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"Welcome to Soup Town" reads a sign on the label for this Boutique-y bottling. Could that be a Campbeltown reference? Could the whisky in the bottle be Glen Scotia blended with a "Highland" Distillery - perhaps Loch Lomond? Who knows?!? What we do know is that this is one dense and rich whisky! 48.8 %
About the Label (Larger Label Under Tasting Note)
"Another delicious-y blended malt loop on our whisky belt. This bottling has been produced using a “teaspoon” of another expression from a top secret distillery that we absolutely cannot name. So here’s another interesting piece of artwork to throw you off course. As you can see, there’s a queue building along the lovely high street of Souptown. Heading for the The Bonny, Bonny Bank, the crowd pass Glen Coacher Taxis and Highlander Blooms Florist. The town also seems to host a major runway, with two US bombers inbound."
Evan’s Tasting Note
Nose: First, take a mandarin orange and mash it together with dried seaweed. Then, grind some pepper onto pineapple cubes. Garnish with leaves of mint and basil and serve on a rusted hubcap. Drizzle everything with maple syrup and a balsamic reduction.
Palate: Chewy, savoury sherry notes plus more maple syrup and balsamic, dates, raisins, dried mango, green apple skins, black forest cake with cherries, dark chocolate pudding, and the dregs of over-steeped Earl Grey Tea.
Finish: Dry and leathery with more dark chocolate, espresso, figs, and dates.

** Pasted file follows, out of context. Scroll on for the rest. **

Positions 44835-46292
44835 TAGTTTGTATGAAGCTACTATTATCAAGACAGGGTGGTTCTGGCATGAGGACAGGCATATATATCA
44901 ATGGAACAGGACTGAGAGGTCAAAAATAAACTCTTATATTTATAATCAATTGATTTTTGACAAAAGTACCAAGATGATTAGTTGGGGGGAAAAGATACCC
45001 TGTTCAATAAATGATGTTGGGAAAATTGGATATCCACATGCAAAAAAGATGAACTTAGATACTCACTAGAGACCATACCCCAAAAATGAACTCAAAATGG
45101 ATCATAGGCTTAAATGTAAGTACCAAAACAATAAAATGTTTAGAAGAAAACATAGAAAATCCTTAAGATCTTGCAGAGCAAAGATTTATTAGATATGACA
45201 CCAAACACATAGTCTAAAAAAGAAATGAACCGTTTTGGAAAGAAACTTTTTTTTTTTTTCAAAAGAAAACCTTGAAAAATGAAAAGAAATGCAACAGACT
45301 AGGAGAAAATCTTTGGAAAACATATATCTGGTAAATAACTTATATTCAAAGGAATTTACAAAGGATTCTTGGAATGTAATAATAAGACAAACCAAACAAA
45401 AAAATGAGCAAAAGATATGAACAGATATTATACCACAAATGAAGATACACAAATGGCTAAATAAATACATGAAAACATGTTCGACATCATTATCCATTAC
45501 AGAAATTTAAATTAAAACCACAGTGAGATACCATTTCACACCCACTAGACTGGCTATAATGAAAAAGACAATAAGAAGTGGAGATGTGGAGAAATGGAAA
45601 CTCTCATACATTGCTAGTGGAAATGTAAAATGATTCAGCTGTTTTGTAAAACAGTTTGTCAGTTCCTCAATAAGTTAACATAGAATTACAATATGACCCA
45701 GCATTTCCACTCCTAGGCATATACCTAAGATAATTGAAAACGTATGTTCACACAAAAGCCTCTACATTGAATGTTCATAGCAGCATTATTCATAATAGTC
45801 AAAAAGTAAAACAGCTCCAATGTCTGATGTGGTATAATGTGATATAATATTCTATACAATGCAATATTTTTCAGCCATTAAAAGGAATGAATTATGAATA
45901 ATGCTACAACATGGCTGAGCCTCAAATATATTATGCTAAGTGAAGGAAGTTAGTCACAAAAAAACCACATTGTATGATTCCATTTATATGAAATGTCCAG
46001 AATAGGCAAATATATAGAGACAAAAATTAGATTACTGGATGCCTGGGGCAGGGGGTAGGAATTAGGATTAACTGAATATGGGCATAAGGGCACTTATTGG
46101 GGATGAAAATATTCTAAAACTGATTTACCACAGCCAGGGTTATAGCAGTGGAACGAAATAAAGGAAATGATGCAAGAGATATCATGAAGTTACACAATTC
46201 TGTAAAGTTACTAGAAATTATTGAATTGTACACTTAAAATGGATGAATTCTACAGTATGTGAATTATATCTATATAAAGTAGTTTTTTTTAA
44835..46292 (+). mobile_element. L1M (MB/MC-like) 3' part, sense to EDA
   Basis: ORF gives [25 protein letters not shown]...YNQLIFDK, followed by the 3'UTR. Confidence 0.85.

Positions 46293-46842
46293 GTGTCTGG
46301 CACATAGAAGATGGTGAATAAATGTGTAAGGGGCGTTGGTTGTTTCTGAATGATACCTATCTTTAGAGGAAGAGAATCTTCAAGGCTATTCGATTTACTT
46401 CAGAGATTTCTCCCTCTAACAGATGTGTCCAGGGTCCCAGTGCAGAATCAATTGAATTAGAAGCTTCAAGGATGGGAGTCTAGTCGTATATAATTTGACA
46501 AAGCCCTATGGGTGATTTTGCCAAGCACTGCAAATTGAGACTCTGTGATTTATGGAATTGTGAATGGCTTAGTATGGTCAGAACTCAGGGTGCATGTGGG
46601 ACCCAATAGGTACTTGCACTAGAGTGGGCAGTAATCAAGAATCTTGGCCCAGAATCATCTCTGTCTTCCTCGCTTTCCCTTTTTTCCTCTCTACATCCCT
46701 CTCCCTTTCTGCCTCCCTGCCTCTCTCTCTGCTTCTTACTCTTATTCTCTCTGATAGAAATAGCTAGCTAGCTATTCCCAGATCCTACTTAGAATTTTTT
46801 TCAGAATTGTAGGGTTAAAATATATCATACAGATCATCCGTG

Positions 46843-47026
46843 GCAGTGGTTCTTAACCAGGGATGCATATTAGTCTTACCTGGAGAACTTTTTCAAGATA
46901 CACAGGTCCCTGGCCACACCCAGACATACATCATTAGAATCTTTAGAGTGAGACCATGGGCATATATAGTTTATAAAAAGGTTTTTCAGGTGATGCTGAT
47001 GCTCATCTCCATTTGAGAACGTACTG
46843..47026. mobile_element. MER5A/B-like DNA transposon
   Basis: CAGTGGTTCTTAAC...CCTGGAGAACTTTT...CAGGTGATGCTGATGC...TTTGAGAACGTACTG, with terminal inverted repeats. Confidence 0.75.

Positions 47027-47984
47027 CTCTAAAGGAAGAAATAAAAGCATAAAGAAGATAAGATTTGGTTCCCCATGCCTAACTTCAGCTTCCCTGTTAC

Comment: This dry and a touch bitter on the palate style may not be for everybody, but I personally enjoy it quite a bit. The dichotomy between the savoury and the tropical notes is something to behold!
Producer Tasting Note
Nose: Rich, smooth, cocoa, black cherries, hazelnut, subtle spice.
Palate: Spiced honeydew melon, grapes, freshness.
Finish: Complex, hazelnut, smooth sweetness to sharp citrus, raisins, plums.
Originally posted on our blog by Evan for KWM's 2019 and 2020 Whisky Calendars.
Glen Scotia is easily one of the top three operating distilleries in Campbeltown. When it comes to The Wee Toon, it is typically Springbank Distillery that gets all of the love from whisky aficionados. It is easy to see why – Springbank is a grungy Victorian throwback in look and feel. It is an anachronism – a distillery out of time and out of step with modern life – just as some say Campbeltown itself is. Springbank is rustic, dilapidated, inconsistent, and often impossible to find bottles from nowadays. And it is all the more loved because of that.
It should not be forgotten that Campbeltown is home to three distilleries: Springbank, Glengyle (bottled as Kilkerran), and Glen Scotia. Like it's Wee Toon’ cohort Springbank, the Glen Scotia Distillery itself is chock-full of grimy, victorian, and industrial character in all of the right ways. Also like both Springbank and Kilkerran, Glen Scotia Distillery lies within the town itself.